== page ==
It is one month since Russia launched its invasion of Ukraine on 24 February. Widespread global condemnation and sanctions have followed, but how have the organisations that represent divers internationally responded to this act of aggression?
Quickest off the mark to react to the invasion, at least publicly, was CMAS, the World Underwater Sports Federation. Anna Arzhanova, recently re-elected for another four-year term as president of the European diving governing body to which many national organisations are affiliated, is herself Russian. She issued a passionate statement to the diving community on 3 March condemning the action.
“Nobody in CMAS wants the war, nobody!” said Arzhanova. “I rebuke not only war but even the idea of using force against other human beings. We ought to understand that the world is divided not only into nations, but also into decency and villainy, violence and goodness which have no nationality…
“We are all humans; we all feel this pain. Throughout history, sport never divides, but always unites. I genuinely hope it stays that way.”
Arzhanova’s speech was endorsed by the CMAS board of directors, which confirmed its solidarity and support for the Ukrainian population. It announced that it was suspending Russian and Belarusian athletes and officials from participating in CMAS sporting events such as competitive freediving (given that if Ukrainian athletes could not take part it would be unfair) and would no longer issue diving certificates to Russian and Belarusian federations.
To avoid promoting those countries, CMAS said it was removing their flags from its communications; not holding CMAS events in Russia and Belarus; suspending relations with Russian and Belarusian media and prohibiting sponsorship of events by Russian and Belarusian companies.
The International Association of Nitrox & Technical Divers (IANTD) also took a strong line early on, deciding to suspend all activities with its Moscow-based Central & Northern Asian licensee, removing it from its standards and access to its Global Database System and terminating their business relationship. Diver certificates and professional ratings would no longer be issued, said IANTD.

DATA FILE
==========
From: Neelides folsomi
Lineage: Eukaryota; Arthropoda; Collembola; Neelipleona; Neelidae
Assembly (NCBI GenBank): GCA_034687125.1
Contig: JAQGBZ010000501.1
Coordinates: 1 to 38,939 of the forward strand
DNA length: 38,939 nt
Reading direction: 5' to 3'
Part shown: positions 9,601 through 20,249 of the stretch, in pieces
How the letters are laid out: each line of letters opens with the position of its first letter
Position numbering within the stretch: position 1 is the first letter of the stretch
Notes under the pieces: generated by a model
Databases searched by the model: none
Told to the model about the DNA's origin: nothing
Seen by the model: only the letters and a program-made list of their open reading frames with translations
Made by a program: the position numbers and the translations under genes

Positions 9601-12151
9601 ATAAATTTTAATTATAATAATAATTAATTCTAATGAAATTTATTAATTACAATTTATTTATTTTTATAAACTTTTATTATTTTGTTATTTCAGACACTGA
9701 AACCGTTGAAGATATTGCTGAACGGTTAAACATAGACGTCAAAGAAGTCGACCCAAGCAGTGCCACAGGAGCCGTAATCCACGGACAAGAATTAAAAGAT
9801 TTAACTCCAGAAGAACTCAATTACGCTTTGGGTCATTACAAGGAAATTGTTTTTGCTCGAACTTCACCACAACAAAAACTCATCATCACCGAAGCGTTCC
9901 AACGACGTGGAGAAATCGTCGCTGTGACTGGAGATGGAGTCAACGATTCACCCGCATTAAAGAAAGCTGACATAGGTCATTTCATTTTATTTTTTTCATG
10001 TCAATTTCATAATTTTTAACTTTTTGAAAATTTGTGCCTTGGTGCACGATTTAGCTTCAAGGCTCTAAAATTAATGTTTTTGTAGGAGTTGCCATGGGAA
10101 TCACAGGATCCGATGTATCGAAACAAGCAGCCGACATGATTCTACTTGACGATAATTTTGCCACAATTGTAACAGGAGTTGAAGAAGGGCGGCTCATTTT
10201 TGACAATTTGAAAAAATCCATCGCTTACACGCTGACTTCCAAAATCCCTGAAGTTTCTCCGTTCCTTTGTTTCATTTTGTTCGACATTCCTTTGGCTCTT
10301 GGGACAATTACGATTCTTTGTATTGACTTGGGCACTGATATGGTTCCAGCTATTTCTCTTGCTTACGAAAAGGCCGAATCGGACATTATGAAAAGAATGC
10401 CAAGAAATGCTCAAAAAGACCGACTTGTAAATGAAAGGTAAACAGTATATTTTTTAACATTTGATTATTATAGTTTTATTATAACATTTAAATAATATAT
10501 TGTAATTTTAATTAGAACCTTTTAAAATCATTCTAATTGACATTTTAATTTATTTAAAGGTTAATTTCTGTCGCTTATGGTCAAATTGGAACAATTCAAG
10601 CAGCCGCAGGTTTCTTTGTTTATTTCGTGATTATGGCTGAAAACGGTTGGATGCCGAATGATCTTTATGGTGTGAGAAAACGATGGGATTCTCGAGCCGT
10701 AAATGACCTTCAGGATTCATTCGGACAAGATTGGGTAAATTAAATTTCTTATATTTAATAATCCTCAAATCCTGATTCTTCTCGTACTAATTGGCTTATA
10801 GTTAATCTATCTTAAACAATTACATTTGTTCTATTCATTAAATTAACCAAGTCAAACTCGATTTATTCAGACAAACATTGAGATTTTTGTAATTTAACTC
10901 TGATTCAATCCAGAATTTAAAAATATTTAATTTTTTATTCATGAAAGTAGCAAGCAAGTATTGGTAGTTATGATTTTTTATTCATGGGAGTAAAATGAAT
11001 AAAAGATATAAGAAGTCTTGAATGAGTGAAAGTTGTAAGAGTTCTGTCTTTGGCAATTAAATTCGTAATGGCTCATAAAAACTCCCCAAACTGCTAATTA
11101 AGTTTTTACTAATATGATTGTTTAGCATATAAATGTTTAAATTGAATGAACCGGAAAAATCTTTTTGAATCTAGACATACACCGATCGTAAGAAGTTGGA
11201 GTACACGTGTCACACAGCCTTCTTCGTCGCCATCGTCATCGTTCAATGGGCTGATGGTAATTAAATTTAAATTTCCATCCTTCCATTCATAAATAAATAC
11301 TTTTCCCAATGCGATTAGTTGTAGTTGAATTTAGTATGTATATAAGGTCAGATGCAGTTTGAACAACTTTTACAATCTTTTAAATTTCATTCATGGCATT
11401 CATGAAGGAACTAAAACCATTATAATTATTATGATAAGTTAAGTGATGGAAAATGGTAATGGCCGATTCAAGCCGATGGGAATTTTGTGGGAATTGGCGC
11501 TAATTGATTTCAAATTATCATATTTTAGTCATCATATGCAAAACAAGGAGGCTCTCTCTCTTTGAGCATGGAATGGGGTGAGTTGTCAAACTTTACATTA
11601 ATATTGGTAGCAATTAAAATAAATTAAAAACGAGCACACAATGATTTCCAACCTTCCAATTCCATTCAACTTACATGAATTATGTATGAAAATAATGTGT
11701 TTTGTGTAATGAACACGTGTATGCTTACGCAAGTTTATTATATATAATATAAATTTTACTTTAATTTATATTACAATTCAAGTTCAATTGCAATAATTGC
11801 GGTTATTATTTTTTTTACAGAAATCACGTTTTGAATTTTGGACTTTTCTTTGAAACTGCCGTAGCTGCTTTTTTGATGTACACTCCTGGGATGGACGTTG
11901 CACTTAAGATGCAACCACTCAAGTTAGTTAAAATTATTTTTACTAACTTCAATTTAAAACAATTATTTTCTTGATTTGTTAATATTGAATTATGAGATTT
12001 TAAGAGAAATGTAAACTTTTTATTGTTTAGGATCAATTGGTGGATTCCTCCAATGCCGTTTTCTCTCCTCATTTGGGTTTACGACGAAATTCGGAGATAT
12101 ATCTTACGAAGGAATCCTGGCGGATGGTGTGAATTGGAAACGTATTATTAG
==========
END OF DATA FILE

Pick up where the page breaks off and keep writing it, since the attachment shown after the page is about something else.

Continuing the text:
IANTD dive professionals in the former Soviet republics that form the Commonwealth of Independent States were also asked to contact the agency to be reassigned.
Freediving governing body AIDA (International Association for the Development of Apnea) voted on 9 March to follow International Olympic Committee recommendations, and accordingly suspended Russian and Belarusian athletes, judges, organisers and their teams from all its events including competitions, world championships and record attempts.
In addition Russian and Belarusian nationals were suspended from the AIDA Assembly. An exception to the sanctions could be made for freedivers with multiple citizenships, with AIDA offering help for citizenship changes to be made “through an accelerated procedure”.
Some of the biggest diving bodies were, however, more cautious about committing themselves. PADI, the “world’s leading scuba diver training organisation”, has direct interests in the form of 40 dive-centres in Russia, two in Belarus and nine in Ukraine, but declined to comment.
Scuba Schools International (SSI) told Divernet that it was carefully evaluating its business relationship with Russia and Belarus and would do everything it could to support the mission to end the war, but that it would not necessarily be making a public statement when it reached a conclusion. SDI/TDI also said that it would not be making any public comment.
RAID had only one dive centre in Russia, but was unequivocal in its response. “Dive RAID International is a global entity, and our company adopts a neutral position regarding politics, or tries to,” marketing vice-president Steve Lewis explained to Divernet.
“We do occasionally discuss how each regional office manages political issues in each of its regions; however, we also have a very clear policy regarding bullying at HQ and throughout the RAID network.
“Therefore, as it stands, we support Ukraine, and have ceased business dealings with Russia, its allies and agents.
“In truth, we have had very little to do with the Russian state in the past. Nevertheless, we are being very careful to be sure that we uphold the sanctions imposed by various governments on specific individuals. Naturally, we understand that what we do will have little effect, but the principle of the thing is important to us individually and as a company.”
UK diving’s governing body the British Sub-Aqua Club was also approached but made no comment.